Can Trump (or Congress) Rescind Obama’s Arctic Drilling Ban?
Talk about midnight regulations. President Obama yesterday designated “the vast majority of U.S. waters in the Chukchi and Beaufort Seas as indefinitely off limits to offshore oil and gas leasing.” He also prohibited oil and gas operations in 26 underwater canyons in the Atlantic Ocean. In all, he “protected” (locked up) more than 125 million acres “for a time period without specific expiration.”
Green groups were jubilant. Reports the Washington Post:
League of Conservation Voters President Gene Karpinski called it “an incredible holiday gift,” saying that “an oil spill in these pristine waters would be devastating to the wildlife and people who live in the region.” Rhea Suh, president of the Natural Resources Defense Council, called it “a historic victory in our fight to save our Arctic and Atlantic waters, marine life, coastal communities and all they support.” Carter Roberts, president and chief executive of the World Wildlife Fund, applauded what he called “a bold decision” that “signals some places are just too important not to protect.”
In sharp contrast, House Natural Resources Chairman Rob Bishop (R-Utah) blasted the decision as “nothing more than ideological chest-thumping from the president for the far left.” American Petroleum Institute spokesperson Erik Milito said the administration’s action “ignores congressional intent, our national security, and vital, good-paying job opportunities for our shipyards, unions, and businesses of all types across the country.” Skeptical blogger Eric Worrall called the policy “a graceless act of contempt for the will of the American people.” How so? “Opening public land to oil and gas was a central promise of President-elect Trump’s campaign manifesto,” and “Trump won the electoral college, by a wide margin.”
Can a drilling ban imposed by the stroke a presidential pen be revoked just as easily? Obama officials told E&E News that the controlling legal authority, Section 12(a) of the 1953 Outer Continental Shelf Lands Act (OCSLA), is a one way street. Whereas the provision expressly authorizes the president to “withdraw from disposition any of the unleased lands of the Outer Continental Shelf,” it contains no explicit authority to reverse withdrawals once made.
Such reasoning is uncharacteristic of Obama officials and “progressives” generally, who never let the absence of explicit statutory authority stand in the way of their climate agenda. Besides, their claim makes no sense. Why would Congress authorize the president to withdraw OCS lands based on his assessment of the national interest yet not allow him to cancel or modify the withdrawal in light of new circumstances or information bearing on the national interest?
Their argument is also conflicted. Section 12(a) does not explicitly state that one president may permanently tie the hands of all future presidents in regard to the disposition of OCS lands. Indeed, any such from-now-until-doomsday clause would be patently ridiculous. So, once we make explicit the meaning the Obama officials impute to Section 12(a), we see that it cannot mean what they claim it means.
The same officials also told E&E news that “No president has ever acted to reverse an indefinite withdrawal, and we believe there is a strong legal basis that these withdrawals … will go forward and stand the test of time.” That is incorrect. On July 14, 2008, President George W. Bush issued an executive memorandum rescinding most of the OCS drilling restrictions adopted by President George H.W. Bush on June 26, 1990 and reaffirmed by President Bill Clinton on June 12, 1998. As the Congressional Research Service explains:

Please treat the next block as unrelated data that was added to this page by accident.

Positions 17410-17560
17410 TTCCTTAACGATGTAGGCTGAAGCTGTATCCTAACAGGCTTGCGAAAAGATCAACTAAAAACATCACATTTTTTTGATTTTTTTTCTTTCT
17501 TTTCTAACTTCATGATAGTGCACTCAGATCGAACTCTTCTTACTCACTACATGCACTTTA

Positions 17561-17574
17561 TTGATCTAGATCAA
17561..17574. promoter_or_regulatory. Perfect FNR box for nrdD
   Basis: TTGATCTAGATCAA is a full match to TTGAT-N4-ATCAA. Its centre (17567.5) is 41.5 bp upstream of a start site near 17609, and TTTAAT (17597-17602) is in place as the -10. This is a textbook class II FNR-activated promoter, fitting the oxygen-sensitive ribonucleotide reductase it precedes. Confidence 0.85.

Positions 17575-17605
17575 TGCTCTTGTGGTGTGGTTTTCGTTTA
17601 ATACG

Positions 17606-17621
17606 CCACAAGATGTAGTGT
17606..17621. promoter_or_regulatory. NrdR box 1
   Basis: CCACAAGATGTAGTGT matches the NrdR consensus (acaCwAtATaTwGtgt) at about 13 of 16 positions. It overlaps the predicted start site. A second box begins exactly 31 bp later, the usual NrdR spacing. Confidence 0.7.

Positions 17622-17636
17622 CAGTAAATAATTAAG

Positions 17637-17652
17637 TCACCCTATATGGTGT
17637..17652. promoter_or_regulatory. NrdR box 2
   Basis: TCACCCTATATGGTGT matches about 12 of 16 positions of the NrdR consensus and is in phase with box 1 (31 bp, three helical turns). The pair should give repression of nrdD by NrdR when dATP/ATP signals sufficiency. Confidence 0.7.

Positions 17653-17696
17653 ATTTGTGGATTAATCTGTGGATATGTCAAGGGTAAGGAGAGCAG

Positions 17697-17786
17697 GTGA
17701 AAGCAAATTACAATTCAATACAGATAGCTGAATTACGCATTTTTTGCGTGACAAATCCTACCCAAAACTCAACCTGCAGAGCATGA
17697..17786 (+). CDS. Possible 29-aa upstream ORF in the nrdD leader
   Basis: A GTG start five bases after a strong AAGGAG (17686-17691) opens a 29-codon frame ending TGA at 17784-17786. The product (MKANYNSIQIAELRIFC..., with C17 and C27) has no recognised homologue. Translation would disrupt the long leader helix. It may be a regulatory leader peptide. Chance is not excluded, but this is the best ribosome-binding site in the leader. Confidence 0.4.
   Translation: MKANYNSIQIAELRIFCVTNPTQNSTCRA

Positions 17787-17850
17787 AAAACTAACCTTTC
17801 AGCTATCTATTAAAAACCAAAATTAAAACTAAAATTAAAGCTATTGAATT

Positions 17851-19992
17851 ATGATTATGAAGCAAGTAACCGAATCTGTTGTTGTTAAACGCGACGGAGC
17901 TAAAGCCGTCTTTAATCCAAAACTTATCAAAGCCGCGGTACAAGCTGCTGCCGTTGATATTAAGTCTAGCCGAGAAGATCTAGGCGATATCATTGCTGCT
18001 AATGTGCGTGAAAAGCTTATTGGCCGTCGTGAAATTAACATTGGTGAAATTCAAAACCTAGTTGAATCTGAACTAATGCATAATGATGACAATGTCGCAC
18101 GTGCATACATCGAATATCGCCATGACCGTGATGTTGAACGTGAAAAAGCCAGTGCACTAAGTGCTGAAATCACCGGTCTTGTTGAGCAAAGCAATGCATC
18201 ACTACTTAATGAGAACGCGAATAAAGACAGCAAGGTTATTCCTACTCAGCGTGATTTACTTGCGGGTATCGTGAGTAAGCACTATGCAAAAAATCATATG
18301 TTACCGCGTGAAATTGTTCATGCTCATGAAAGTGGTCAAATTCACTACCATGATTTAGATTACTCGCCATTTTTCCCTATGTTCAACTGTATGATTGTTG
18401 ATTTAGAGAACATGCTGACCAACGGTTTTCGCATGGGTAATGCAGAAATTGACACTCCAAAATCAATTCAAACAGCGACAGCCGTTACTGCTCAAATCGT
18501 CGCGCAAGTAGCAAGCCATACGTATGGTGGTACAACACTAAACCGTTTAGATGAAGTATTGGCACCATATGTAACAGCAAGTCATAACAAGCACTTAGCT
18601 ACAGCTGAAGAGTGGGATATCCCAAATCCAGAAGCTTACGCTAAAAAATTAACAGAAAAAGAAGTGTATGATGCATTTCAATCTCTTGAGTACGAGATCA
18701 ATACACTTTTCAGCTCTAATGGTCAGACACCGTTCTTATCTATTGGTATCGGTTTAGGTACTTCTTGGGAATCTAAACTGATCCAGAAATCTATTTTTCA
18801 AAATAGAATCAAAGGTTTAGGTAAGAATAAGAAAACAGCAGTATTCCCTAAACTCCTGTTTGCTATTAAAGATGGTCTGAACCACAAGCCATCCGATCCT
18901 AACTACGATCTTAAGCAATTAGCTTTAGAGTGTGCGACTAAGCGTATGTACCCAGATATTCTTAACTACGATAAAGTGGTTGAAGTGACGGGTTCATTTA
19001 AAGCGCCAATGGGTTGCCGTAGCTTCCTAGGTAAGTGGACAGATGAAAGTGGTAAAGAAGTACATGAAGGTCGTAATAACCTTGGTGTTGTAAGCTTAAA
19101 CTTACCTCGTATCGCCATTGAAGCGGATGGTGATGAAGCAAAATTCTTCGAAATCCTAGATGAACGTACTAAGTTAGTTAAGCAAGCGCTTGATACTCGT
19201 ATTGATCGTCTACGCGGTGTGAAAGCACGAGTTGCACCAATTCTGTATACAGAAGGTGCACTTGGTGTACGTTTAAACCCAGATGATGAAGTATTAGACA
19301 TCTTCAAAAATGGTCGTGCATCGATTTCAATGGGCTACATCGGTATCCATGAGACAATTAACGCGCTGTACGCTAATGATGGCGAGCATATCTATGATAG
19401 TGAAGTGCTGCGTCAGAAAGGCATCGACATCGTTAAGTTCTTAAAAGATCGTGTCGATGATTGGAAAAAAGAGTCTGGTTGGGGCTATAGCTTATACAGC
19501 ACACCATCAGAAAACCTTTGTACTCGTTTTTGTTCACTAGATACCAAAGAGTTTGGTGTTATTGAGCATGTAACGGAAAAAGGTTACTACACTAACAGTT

On July 14, 2008, President George W. Bush issued an executive memorandum that rescinded the executive moratorium on offshore drilling created by the 1990 order of President George H. W. Bush and renewed by President Bill Clinton in 1998. The memorandum revised the language of the previous memorandum so that only areas designated as marine sanctuaries are withdrawn from disposition. The withdrawal has no expiration date.
If Dubya could do it, so can The Donald.
Besides, the Congressional Review Act provides an expedited procedure for repealing Obama’s holiday gift to the environmental movement and eye-poke to the electorate.
Under the CRA, Congress has 60 legislative days to pass a joint resolution of disapproval of a final agency rule. To pass in the Senate, the resolution needs only a simple majority, not the 60 votes required for cloture, and Senate debate is limited to a maximum of 10 hours. If both chambers pass the resolution and the president signs it, the targeted rule is overturned.
Obama officials might argue as follows: the CRA applies to final agency rules, the President is not an agency, and the OCS drilling ban is not a rule. Wrong on all counts.
The CRA defines “rule” as the “whole or part of an agency statement of general or particular applicability and future effect designed to implement, interpret, or prescribe law or policy.” Obama’s memorandum is clearly a statement of general applicability and future effect designed to implement, interpret, and prescribe policy with respect to oil and gas operations on OCS lands.
The CRA defines “agency” as “each authority of the Government of the United States, whether or not it is within or subject to review by another agency.” The President is obviously an authority of the U.S. Government.
The CRA applies. Which means Obama’s Arctic lockup is toast.